Home / This Week / Cover Stories / Global and local perspective about the CPEC

Global and local perspective about the CPEC

China’s Belt and Road Initiative (BRI) is being deemed in some quarters as economic as well as political dominance of China. The prevailing perspective in some countries in particular is about the growing influence of China specifically in Poland, Laos, Kazakhstan, Sri Lanka, Indonesia, Bangladesh, Afghanistan, Nepal, Pakistan and in many African countries. India is overly perturbed by virtue of China’s influence in Sri Lanka in particular and in Asia in general. Some countries in the Western world presume that China is indebting many countries and would ultimately take their strategic assets in its own control. Sri Lanka handed over the strategic port of Hambantota to China on a 99-year lease in December 2017 since it could not pay its debt to the Chinese firms. This has furthered the anxiety of the critics.

The Malaysian Prime Minister Mahathir bin Mohamad has been a vociferous critic of the Chinese investment in his country ever since he assumed office and has vehemently declared that his country neither needs these projects nor can afford. There is widespread perception in the world that Chinese-funded projects worth $20 billion in Malaysia would be scrapped.

There is widespread suspicion in Africa about the Chinese investment. A news clipping reads, ‘These firms come under the guise of partnership, but this rhetoric, combined with genuine short term benefits masks longer term problems. Chinese investment in Africa could be accelerating debt on the continent and creating economies which are entirely dependent on China. Around $86 billion in loans were issued by China between 2000 and 2014 to finance over 3,000 infrastructure projects in Africa. The reality in Africa is a model of globalization that works only in China’s interests.’

The USA seems on edge and baffled and has alleged China of the theft of intellectual property. The USA has imposed retaliatory tariffs on Chinese goods which has unnerved the entire world trade sentiments.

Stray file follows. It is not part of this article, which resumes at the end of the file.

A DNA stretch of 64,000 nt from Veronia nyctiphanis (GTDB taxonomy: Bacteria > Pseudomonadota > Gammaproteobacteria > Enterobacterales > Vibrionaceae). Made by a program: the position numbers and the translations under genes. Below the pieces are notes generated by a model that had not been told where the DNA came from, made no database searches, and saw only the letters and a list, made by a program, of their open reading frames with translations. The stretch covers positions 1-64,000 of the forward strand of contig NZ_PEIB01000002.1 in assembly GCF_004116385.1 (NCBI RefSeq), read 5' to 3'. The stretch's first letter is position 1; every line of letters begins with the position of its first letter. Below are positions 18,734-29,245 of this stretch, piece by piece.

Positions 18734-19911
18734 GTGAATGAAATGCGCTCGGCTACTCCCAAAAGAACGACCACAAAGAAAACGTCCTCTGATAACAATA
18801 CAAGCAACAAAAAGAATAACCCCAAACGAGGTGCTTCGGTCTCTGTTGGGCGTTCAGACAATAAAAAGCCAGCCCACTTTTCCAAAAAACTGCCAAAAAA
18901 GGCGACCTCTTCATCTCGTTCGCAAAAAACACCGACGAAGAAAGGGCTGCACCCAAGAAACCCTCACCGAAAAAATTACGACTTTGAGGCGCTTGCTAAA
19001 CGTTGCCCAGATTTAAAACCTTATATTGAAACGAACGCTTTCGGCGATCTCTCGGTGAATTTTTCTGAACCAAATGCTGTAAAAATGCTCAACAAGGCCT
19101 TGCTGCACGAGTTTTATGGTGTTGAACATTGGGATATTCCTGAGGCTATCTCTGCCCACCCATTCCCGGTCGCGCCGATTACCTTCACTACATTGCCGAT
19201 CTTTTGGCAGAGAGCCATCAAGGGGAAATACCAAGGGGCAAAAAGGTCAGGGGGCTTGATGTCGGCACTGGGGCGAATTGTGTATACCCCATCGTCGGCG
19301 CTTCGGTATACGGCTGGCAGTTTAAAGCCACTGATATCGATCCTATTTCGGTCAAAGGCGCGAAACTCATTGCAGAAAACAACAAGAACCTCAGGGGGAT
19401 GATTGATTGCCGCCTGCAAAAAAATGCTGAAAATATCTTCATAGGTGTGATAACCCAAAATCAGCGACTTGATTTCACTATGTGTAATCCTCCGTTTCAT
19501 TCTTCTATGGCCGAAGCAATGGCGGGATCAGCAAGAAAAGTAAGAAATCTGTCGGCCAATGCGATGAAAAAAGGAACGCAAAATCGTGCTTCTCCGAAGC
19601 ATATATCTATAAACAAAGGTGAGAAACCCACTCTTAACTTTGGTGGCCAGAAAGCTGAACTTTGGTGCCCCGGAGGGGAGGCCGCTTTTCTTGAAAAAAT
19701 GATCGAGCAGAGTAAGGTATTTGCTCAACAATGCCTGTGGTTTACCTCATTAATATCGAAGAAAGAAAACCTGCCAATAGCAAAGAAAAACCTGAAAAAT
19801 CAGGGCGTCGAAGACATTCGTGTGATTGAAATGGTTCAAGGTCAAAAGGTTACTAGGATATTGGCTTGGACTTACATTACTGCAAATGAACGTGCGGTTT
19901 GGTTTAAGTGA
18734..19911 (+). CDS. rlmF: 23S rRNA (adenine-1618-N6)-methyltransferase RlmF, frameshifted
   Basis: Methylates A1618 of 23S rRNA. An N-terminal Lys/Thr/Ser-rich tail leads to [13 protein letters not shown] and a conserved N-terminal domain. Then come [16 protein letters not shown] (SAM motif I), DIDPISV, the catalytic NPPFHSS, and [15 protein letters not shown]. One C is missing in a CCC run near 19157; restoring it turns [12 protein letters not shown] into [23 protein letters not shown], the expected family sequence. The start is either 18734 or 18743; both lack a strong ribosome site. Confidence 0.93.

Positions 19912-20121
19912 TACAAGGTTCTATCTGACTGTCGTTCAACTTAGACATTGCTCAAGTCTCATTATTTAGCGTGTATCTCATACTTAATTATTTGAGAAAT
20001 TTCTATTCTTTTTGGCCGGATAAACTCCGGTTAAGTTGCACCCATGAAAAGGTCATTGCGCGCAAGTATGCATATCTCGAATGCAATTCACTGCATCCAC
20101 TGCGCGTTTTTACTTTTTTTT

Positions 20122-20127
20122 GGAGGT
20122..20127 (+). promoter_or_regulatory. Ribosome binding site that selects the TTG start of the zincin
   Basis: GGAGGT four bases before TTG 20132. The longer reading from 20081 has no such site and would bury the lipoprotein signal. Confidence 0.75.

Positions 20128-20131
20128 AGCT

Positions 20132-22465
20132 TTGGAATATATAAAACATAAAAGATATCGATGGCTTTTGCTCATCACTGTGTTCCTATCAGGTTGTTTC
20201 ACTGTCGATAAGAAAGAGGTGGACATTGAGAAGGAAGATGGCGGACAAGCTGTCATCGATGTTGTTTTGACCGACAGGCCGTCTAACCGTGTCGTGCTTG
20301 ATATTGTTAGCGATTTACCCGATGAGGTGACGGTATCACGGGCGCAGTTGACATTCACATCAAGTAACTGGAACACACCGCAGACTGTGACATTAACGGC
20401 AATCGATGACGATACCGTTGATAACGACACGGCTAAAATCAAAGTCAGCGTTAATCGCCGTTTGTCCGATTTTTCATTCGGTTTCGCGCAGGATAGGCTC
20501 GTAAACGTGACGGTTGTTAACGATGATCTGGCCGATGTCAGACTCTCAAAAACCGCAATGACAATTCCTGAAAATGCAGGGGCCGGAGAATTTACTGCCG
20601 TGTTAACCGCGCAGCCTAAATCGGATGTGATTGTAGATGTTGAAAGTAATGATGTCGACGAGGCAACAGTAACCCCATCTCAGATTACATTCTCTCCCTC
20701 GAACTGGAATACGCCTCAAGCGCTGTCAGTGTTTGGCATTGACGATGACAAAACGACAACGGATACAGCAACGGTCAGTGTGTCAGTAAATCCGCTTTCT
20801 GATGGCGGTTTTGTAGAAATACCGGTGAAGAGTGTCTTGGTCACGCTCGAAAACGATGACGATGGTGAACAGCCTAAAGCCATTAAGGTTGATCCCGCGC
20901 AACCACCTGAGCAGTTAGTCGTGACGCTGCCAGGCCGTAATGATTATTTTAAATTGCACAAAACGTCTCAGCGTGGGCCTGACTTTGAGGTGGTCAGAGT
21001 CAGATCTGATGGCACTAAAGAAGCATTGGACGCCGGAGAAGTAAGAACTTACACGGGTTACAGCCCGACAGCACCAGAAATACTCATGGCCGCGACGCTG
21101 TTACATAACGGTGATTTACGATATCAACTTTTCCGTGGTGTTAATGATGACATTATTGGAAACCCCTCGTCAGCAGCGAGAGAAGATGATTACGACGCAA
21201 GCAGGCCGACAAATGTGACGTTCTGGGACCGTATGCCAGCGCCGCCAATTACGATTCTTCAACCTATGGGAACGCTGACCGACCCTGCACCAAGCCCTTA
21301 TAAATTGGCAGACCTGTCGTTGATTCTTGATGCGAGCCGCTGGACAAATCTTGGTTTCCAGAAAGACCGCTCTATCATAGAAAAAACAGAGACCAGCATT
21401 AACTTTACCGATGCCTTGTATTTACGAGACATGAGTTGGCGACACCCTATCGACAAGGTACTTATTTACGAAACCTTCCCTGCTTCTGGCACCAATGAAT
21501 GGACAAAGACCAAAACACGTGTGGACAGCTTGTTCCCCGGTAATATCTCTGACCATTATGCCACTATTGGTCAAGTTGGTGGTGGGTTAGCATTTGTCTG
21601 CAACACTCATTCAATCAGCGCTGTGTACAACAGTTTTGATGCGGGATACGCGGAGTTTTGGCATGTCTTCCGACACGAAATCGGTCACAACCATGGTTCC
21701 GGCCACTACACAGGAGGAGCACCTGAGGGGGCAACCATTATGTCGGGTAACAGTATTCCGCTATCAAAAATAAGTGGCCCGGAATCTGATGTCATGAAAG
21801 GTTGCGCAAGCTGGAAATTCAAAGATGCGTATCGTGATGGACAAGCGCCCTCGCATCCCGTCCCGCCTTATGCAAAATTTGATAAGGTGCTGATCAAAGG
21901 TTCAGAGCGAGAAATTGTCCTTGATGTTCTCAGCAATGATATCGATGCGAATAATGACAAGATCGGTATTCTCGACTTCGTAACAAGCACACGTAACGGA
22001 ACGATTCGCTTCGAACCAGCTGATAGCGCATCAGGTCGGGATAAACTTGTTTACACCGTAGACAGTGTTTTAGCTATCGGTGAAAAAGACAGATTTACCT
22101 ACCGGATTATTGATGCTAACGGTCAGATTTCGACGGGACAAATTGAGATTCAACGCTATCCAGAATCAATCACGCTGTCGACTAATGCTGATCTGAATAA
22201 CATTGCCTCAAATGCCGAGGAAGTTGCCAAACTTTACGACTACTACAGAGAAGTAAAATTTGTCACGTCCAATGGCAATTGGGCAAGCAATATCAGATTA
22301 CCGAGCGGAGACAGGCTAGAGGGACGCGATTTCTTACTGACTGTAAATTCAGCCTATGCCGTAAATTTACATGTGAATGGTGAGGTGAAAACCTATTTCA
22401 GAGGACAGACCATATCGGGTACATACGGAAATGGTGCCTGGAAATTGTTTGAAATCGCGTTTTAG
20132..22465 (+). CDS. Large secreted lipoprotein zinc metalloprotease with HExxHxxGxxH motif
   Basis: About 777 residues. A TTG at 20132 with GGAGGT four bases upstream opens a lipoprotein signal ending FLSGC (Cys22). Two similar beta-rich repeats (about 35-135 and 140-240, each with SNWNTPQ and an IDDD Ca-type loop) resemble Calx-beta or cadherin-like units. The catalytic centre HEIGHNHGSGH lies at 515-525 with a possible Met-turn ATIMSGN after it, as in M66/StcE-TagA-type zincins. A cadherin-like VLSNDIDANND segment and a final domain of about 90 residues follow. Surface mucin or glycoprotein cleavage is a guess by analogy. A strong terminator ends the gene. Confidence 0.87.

As regards Pakistan, the investment/loan for China-Pakistan Economic Corridor (CPEC) is being viewed as a good omen for the flagging economy of Pakistan and undeniably $50 billion amount is much-needed investment/loan in the given scenario. This seems to strengthen the relationship between Pakistan and China. This could materialize the concept of import substitution which has been the long-awaited demand of some economic managers, business community, etc. The government must ensure that along with the infrastructure development and modernized transportation, the projects under the special economic zones (SEZs) get due attention. The SEZs would be an opportunity for the private sector of Pakistan specifically.

It is sine qua non to derive benefits from the Chinese experience. In retrospect, China determined four decades ago to attain economic strength which it has gained and has proved its critics wrong. China was widely denounced across the world for gross human rights violations when it commenced its program for the reforms and the economic prosperity. China, predominately a socialist economy, came up with the idea of the socialist market economy to progress by leaps and bounds.

China is a success story in the entire world since its economy has been growing at over nine percent incessantly over the decades. The poverty alleviation program of China is a paradigm for the developing and the developed countries since China has lifted over 700 million people out of the quagmire of poverty which is unprecedented. Pakistan could derive benefits from its long-time friend.

China-Pakistan Economic Corridor has strategic significance. Pakistan’s economic woes by and large are owing to the shortfall of energy and dilapidated infrastructure and CPEC is the befitting answer for both the conundrums of Pakistan. Investment/loan pouring in through CPEC would circumvent the energy bottlenecks which Pakistan has been undergoing for years.

CPEC could play a vital role in terms of creating long-term employment opportunities for the burgeoning population of Pakistan and also to lift the poor out of poverty which has actually been a daunting task in Pakistan for last many years.

Check Also

Contribution by the multinational companies in Pakistan

Contribution by the multinational companies in Pakistan

Multinational Companies (MNCs) are significant employers across Pakistan which is a substantial support to the …

Leave a Reply